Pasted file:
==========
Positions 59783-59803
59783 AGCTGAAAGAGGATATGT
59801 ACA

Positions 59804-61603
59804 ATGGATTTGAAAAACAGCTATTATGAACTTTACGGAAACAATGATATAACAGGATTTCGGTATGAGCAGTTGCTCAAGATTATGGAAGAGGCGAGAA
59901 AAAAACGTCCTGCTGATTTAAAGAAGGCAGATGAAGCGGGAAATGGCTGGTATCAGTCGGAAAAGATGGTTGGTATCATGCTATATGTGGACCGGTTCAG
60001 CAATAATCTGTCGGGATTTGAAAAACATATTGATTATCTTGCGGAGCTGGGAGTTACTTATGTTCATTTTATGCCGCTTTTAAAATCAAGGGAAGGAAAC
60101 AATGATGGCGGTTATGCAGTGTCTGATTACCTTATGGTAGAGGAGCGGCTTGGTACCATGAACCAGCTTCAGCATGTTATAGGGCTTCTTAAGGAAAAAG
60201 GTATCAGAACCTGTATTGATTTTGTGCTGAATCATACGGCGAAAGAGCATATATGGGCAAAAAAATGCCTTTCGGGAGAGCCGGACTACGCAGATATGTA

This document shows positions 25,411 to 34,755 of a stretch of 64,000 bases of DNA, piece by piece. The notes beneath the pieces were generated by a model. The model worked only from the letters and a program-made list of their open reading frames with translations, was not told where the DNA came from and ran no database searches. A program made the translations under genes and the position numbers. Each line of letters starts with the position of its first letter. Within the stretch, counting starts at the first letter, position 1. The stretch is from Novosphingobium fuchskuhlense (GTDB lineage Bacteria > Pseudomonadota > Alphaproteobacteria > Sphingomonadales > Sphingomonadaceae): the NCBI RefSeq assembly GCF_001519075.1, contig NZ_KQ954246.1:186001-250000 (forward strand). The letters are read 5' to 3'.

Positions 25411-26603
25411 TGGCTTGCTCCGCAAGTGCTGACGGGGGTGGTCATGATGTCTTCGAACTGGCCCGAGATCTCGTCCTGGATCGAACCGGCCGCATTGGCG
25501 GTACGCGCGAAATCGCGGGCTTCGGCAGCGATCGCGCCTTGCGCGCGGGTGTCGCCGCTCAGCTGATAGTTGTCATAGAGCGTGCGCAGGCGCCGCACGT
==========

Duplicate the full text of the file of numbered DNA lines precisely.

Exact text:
Positions 59783-59803
59783 AGCTGAAAGAGGATATGT
59801 ACA

Positions 59804-61603
59804 ATGGATTTGAAAAACAGCTATTATGAACTTTACGGAAACAATGATATAACAGGATTTCGGTATGAGCAGTTGCTCAAGATTATGGAAGAGGCGAGAA
59901 AAAAACGTCCTGCTGATTTAAAGAAGGCAGATGAAGCGGGAAATGGCTGGTATCAGTCGGAAAAGATGGTTGGTATCATGCTATATGTGGACCGGTTCAG
60001 CAATAATCTGTCGGGATTTGAAAAACATATTGATTATCTTGCGGAGCTGGGAGTTACTTATGTTCATTTTATGCCGCTTTTAAAATCAAGGGAAGGAAAC
60101 AATGATGGCGGTTATGCAGTGTCTGATTACCTTATGGTAGAGGAGCGGCTTGGTACCATGAACCAGCTTCAGCATGTTATAGGGCTTCTTAAGGAAAAAG
60201 GTATCAGAACCTGTATTGATTTTGTGCTGAATCATACGGCGAAAGAGCATATATGGGCAAAAAAATGCCTTTCGGGAGAGCCGGACTACGCAGATATGTA

This document shows positions 25,411 to 34,755 of a stretch of 64,000 bases of DNA, piece by piece. The notes beneath the pieces were generated by a model. The model worked only from the letters and a program-made list of their open reading frames with translations, was not told where the DNA came from and ran no database searches. A program made the translations under genes and the position numbers. Each line of letters starts with the position of its first letter. Within the stretch, counting starts at the first letter, position 1. The stretch is from Novosphingobium fuchskuhlense (GTDB lineage Bacteria > Pseudomonadota > Alphaproteobacteria > Sphingomonadales > Sphingomonadaceae): the NCBI RefSeq assembly GCF_001519075.1, contig NZ_KQ954246.1:186001-250000 (forward strand). The letters are read 5' to 3'.

Positions 25411-26603
25411 TGGCTTGCTCCGCAAGTGCTGACGGGGGTGGTCATGATGTCTTCGAACTGGCCCGAGATCTCGTCCTGGATCGAACCGGCCGCATTGGCG
25501 GTACGCGCGAAATCGCGGGCTTCGGCAGCGATCGCGCCTTGCGCGCGGGTGTCGCCGCTCAGCTGATAGTTGTCATAGAGCGTGCGCAGGCGCCGCACGT